Dalhousie Law Journal



Labour Law, Employment Law, Brian Langille


Labour Law versus Employment Law in the UK and Canada: A Brian Langille Legacy

The special segment in this Volume 43, which is devoted to an exercise in comparative labour, is the brain-child of Alan Bogg and Mark Freedland. Both were at Oxford University in 2016, thinking about the up-coming third conference of the Labour Law Research Network (LLRN) in Toronto, which was scheduled for summer of 2017. (Alan is now at Bristol.) They thought it would be interesting to explore distinctions between labour law and employment law in both Canada and the United Kingdom, where the notions have different connotations and but considerable overlap from various perspectives. They thought that a useful starting point for comparative analysis would be the influential article written by Brian Langille, who was at the time of authorship at Dalhousie Law School, entitled “Labour Law is a Subset of Employment Law”: (1981), 31 UTLJ 200. Bruce Archibald (Dalhousie) and Claire Mummé (at Windsor, and a former post-doc at Dalhousie) were recruited to provide Canadian input to the project. A spirited round-table involving the four was held at the LLRN 3 conference. The discussion generated a good deal of engagement among those in attendance. After the initial event was over, the four thought that it would be valuable and fun to transfer their deliberations and debates into publishable form. The four invited Brian Langille (long since at University of Toronto) to write a response. Brian agreed with alacrity. All are delighted and grateful that the Dalhousie Law Journal, and the peer reviewers for the collection, were willing to give these ruminations a place in the academic sun. The hope is that readers may find the results to be of both theoretical and practical interest. In addition, the original proponents of this special issue are pleased to see that the editors have included at the end of this volume the Note, “On the Presence of the Past in the Future of International Labour Law” which was presented as the Horace E. Read Memorial Lecture at the Schulich School of Law by our esteemed colleague Adelle Blackett (McGill). We trust it can be seen that we are all committed in our own ways to the emancipatory and humanizing potential of both domestic and international labour and employment law.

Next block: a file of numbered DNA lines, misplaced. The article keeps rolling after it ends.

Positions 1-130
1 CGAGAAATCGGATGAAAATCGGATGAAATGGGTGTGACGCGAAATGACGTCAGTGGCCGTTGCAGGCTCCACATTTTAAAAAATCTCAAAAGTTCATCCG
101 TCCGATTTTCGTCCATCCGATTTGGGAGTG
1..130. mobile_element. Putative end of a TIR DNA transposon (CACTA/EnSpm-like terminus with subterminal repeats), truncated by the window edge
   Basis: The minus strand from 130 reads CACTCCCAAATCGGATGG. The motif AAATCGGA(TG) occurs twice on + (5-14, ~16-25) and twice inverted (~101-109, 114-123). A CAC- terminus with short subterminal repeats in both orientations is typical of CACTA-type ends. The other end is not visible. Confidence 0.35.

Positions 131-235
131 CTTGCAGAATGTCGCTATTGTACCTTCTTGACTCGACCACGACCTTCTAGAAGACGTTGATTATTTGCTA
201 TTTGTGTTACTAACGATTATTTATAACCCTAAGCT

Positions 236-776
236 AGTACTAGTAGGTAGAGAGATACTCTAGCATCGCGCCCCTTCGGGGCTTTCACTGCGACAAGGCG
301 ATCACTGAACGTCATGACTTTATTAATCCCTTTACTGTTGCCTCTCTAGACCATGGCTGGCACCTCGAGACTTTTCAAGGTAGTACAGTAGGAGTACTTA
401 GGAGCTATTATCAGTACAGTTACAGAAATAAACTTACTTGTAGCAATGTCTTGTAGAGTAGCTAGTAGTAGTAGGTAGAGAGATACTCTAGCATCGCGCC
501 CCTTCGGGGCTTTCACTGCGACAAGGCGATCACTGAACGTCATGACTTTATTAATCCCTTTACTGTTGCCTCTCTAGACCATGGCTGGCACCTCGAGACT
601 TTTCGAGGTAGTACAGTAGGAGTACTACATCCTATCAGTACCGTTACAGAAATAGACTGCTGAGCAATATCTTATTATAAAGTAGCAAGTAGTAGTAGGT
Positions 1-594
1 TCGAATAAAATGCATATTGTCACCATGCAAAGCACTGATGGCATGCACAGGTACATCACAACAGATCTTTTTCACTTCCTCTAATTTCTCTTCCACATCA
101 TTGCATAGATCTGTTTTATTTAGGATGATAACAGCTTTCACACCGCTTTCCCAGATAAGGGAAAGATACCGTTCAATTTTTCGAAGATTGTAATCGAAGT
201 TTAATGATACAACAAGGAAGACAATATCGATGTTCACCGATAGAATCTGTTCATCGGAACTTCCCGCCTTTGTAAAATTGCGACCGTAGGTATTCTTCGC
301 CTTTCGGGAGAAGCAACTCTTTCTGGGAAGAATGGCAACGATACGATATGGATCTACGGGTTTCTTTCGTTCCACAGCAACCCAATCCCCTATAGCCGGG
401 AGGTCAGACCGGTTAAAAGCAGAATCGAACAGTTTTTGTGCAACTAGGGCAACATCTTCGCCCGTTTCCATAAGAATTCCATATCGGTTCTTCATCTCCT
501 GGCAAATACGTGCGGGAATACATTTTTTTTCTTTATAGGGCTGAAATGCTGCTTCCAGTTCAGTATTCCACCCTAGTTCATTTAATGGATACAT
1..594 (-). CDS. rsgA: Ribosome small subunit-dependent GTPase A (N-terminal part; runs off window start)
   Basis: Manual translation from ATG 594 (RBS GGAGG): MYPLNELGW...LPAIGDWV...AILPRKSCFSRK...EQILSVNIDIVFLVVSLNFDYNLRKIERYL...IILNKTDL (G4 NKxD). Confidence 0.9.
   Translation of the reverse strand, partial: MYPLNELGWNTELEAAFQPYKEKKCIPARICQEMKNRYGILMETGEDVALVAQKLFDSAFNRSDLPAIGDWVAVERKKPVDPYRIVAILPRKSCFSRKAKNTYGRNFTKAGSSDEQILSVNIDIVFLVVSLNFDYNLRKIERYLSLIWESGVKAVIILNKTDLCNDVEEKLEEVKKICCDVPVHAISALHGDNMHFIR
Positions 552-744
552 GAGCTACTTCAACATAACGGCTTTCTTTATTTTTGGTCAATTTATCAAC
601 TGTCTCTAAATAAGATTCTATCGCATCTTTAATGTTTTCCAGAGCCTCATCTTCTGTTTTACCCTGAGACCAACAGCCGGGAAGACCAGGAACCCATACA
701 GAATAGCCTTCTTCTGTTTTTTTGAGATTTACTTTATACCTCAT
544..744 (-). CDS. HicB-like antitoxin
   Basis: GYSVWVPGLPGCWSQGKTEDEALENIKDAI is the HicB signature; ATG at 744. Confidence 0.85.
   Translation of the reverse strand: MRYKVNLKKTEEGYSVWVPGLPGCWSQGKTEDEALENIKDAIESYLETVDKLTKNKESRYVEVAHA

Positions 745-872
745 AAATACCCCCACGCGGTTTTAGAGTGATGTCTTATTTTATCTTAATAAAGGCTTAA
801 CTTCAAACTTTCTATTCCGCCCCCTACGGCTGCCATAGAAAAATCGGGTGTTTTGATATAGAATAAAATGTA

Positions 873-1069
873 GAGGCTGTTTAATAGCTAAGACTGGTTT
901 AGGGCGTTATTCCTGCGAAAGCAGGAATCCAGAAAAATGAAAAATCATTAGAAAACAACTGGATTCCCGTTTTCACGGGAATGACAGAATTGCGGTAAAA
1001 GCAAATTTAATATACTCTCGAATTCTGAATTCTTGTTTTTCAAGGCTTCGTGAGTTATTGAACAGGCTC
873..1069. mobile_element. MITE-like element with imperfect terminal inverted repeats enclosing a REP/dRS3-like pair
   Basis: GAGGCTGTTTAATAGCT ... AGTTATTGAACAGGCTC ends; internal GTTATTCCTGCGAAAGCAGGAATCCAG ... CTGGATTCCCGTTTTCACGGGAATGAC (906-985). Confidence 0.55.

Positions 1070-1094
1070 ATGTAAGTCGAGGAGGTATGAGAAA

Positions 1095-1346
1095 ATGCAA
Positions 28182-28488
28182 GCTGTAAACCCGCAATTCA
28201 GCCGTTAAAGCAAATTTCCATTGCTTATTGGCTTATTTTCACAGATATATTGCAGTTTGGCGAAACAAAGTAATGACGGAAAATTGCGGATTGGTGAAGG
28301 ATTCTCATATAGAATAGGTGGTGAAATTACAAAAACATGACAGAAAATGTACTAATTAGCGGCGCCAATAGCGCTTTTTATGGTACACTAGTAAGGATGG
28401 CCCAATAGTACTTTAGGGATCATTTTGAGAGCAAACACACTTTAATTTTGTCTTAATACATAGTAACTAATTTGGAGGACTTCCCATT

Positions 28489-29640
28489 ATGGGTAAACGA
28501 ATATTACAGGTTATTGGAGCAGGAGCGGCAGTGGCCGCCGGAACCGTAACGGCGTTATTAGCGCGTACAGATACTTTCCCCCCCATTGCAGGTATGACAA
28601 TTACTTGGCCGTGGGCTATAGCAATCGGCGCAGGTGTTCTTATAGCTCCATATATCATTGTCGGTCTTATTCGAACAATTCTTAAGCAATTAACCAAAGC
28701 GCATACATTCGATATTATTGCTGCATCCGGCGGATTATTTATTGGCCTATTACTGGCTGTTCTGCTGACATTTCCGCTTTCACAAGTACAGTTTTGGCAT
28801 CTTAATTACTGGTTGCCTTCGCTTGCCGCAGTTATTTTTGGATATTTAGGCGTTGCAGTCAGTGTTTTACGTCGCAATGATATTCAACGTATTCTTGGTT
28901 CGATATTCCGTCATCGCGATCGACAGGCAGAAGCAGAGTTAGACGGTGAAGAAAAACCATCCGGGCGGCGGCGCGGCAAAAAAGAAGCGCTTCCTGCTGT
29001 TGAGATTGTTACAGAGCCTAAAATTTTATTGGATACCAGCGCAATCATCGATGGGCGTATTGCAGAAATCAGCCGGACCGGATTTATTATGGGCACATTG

Bruce Archibald

Professor Emeritus

Schulich School of Law at Dalhousie University

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Creative Commons Attribution 4.0 International License
This work is licensed under a Creative Commons Attribution 4.0 International License.